Front-month crude managed a minimal gain May 15 after four sessions of price declines in the New York market. Natural gas continued its increase, up 1%.
“A bearish Department of Energy inventories report left crude flat on the day,” said analysts in the Houston office of Raymond James & Associates Inc. However, the equity market set “a record high for the sixth-straight session,” they said. “The 0.4% gain for the Dow Jones Industrial Average came despite Euro-zone worries, disappointing manufacturing data, and a steeper fall in industrial production than expected.” The SIG Oil Exploration & Production Index and the Oil Service Index were down 0.4% and 0.2%, respectively.
The equity market and natural gas prices were flat while oil prices declined in early trading May 16 among mixed economic indicators. The US Department of Labor reported the consumer price index fell 0.4% in April—the biggest decline since December 2008—primarily because retail gasoline prices fell 8.1% last month. Excluding the decline in fuel cost, other prices primarily were unchanged, officials said.
The US Department of Commerce reported a 16.5% drop in new housing starts to a seasonally adjusted annual rate of 853,000 in April after topping 1 million in March for the first time since 2008. However, applications for building permits rose 14.3% to 1.02 million, the most since June 2008.
In a separate report, DOL officials said there were 360,000 new applications for unemployment benefits last week, up 32,000 from a 5-year low the previous week in the largest increase since late March. The US unemployment rate remains at 7.5% with 4.8 million people receiving unemployment benefits in the week ended Apr. 27, the latest available data.
DOE’s Energy Information Administration reported May 16 the injection of 99 bcf of natural gas into US underground storage in the week ended May 10, exceeding Wall Street’s consensus for 94 bcf input. That increased working gas in storage to 1.964 tcf, down 694 bcf from the comparable period a year ago and 83 bcf below the 5-year average.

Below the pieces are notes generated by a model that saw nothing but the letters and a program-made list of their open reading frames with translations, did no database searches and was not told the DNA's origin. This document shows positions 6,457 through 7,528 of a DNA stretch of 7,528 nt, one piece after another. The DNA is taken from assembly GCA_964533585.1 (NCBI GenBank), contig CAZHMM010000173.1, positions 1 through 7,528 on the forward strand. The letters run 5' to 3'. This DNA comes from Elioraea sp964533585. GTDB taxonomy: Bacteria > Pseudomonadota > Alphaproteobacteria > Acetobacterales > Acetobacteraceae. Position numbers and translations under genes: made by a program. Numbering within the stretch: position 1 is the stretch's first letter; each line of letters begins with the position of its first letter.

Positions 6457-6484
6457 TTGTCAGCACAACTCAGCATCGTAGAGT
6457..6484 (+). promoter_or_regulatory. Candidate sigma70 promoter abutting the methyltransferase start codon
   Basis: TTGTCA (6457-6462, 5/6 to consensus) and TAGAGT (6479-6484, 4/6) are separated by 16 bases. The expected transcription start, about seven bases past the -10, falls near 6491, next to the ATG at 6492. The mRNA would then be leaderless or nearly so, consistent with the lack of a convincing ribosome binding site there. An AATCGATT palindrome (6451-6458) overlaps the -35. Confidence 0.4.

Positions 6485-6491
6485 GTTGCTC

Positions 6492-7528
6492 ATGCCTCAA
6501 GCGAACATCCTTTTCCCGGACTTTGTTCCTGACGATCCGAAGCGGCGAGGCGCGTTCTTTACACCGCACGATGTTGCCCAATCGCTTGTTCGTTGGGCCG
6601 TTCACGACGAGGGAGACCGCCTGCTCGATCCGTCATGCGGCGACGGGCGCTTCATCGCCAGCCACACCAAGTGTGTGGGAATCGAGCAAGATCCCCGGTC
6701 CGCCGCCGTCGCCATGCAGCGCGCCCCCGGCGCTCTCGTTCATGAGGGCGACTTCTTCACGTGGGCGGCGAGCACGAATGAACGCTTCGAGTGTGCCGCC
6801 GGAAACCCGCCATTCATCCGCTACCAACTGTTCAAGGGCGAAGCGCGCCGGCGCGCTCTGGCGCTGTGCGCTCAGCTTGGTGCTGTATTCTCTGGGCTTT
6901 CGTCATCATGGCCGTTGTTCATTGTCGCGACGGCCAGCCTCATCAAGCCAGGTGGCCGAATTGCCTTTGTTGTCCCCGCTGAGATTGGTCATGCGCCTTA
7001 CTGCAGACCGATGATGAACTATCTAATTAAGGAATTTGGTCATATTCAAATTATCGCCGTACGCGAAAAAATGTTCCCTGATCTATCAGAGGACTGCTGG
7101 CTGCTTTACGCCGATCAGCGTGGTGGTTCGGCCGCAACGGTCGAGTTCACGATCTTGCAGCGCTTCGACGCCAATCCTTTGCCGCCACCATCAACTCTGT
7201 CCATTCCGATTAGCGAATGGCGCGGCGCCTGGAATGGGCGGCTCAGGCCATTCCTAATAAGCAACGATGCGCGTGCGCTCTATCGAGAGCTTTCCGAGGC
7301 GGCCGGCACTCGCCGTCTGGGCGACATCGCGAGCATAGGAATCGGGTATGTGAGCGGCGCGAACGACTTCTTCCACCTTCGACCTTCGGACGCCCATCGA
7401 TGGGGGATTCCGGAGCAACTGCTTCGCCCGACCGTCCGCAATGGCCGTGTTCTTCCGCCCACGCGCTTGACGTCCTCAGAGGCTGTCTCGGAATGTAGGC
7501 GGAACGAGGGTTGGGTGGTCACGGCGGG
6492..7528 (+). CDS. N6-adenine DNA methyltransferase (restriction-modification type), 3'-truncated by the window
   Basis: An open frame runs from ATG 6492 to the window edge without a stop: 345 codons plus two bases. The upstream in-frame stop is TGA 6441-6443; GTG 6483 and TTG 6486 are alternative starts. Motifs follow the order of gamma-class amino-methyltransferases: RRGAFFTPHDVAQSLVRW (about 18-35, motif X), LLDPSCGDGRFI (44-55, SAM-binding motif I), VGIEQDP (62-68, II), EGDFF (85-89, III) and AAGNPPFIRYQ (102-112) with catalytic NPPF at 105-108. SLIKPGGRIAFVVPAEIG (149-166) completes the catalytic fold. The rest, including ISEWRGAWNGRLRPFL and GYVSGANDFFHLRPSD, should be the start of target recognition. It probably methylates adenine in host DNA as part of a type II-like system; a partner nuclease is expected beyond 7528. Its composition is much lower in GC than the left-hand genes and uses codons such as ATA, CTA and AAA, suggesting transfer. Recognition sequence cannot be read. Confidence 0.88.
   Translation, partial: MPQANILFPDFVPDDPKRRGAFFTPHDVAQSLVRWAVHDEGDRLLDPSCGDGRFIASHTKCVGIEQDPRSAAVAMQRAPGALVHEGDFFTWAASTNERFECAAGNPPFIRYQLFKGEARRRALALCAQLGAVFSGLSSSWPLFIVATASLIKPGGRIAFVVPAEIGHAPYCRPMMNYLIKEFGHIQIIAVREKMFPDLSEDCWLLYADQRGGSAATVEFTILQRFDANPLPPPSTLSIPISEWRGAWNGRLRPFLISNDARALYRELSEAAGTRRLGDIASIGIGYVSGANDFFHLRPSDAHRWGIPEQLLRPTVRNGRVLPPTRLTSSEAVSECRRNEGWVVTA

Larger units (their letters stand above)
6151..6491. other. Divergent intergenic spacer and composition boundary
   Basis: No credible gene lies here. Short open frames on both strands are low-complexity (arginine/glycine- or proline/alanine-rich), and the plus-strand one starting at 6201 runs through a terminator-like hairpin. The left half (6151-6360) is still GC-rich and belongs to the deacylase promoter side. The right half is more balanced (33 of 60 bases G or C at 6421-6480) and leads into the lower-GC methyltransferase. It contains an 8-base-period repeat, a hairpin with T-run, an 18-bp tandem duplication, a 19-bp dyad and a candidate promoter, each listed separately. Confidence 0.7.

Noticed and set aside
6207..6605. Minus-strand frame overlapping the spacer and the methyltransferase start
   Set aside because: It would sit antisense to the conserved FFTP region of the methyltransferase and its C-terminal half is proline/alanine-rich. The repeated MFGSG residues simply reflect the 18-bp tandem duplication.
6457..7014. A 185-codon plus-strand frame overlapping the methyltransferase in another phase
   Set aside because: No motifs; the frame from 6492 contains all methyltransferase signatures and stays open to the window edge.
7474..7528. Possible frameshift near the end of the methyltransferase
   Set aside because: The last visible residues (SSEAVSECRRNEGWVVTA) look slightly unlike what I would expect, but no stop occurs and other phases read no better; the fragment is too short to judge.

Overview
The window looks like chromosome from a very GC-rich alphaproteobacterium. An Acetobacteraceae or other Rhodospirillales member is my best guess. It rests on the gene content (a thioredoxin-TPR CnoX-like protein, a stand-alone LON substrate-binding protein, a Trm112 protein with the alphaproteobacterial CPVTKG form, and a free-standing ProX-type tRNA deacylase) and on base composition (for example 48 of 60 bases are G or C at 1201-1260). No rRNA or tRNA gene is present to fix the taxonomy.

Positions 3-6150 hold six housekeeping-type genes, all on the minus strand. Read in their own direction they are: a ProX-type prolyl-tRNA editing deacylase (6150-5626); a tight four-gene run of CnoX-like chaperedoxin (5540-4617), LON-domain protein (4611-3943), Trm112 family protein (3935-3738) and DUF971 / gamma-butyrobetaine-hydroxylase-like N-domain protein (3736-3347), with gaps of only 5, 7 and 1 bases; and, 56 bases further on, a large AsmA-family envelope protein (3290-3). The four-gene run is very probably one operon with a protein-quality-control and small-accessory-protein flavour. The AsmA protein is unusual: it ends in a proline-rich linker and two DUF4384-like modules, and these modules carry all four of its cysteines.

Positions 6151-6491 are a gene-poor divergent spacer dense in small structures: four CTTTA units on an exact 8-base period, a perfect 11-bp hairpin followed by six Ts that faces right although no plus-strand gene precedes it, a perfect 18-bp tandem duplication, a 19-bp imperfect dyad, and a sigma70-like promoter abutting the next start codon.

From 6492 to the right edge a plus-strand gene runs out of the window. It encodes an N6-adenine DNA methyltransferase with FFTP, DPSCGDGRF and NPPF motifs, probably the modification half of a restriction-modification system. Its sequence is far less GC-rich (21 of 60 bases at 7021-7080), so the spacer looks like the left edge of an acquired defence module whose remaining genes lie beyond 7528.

EIA officials earlier reported commercial inventories of crude dipped 600,000 bbl to 394.9 million bbl last week opposite Wall Street’s consensus for a 500,000 bbl increase. Gasoline stocks were up 2.6 million bbl to 217.7 million bbl in the same period compared with analysts’ expectations of a 1.1 million bbl drop. Both finished gasoline and blending components increased. Distillate fuel inventories rose 2.3 million bbl to 119.9 million bbl, exceeding the market’s outlook for a 500,000 bbl gain (OGJ Online, May 15, 2013).
“The total increase in ‘Big Three’ inventories was larger than expected, with builds in gasoline and distillates, but a draw in crude. Jet fuel and residual fuel oil dipped sharply, capping the overall increase in total petroleum inventories at 1.9 million bbl,” Raymond James analysts said. “The out-of-consensus build in product inventories came amid an increase in imports [up 25% for the week) and lower demand [down 3.1%]. On a 4-week moving average basis, demand is up only 0.1% [for the year]. Better refinery utilization helped drive crude inventories lower. Cushing, Okla., inventories bounced back after 2 consecutive weeks of declines with a 600,000 bbl increase to 49.7 million bbl, which is 4.6 million bbl higher than this time last year.”
The June contract for benchmark US sweet, light crudes inched up 9¢ to $94.30/bbl on the New York Mercantile Exchange. The July contract rose 8¢ to $94.56/bbl. On the US spot market, West Texas Intermediate at Cushing mimicked the June futures contract, up 9¢ to $94.30/bbl.
Heating oil for June delivery increased 0.71¢ to $2.88/gal on NYMEX. Reformulated stock for oxygenate blending for the same month advanced 2.94¢ to $2.87/gal.
The June natural gas contract gained 4.6¢ to $4.07/MMbtu on NYMEX. On the US spot market, gas at Henry Hub, La., climbed 6¢ to $4.01/MMbtu.
In London, the June IPE contract for North Sea Brent escalated by $1.08 to $103.68/bbl. Gas oil for June fell $14 to $846.75/tonne.
The average price for the Organization of Petroleum Exporting Countries’ basket of 12 benchmark crudes dropped 63¢ to $99.66/bbl.
Contact Sam Fletcher at firstname.lastname@example.org.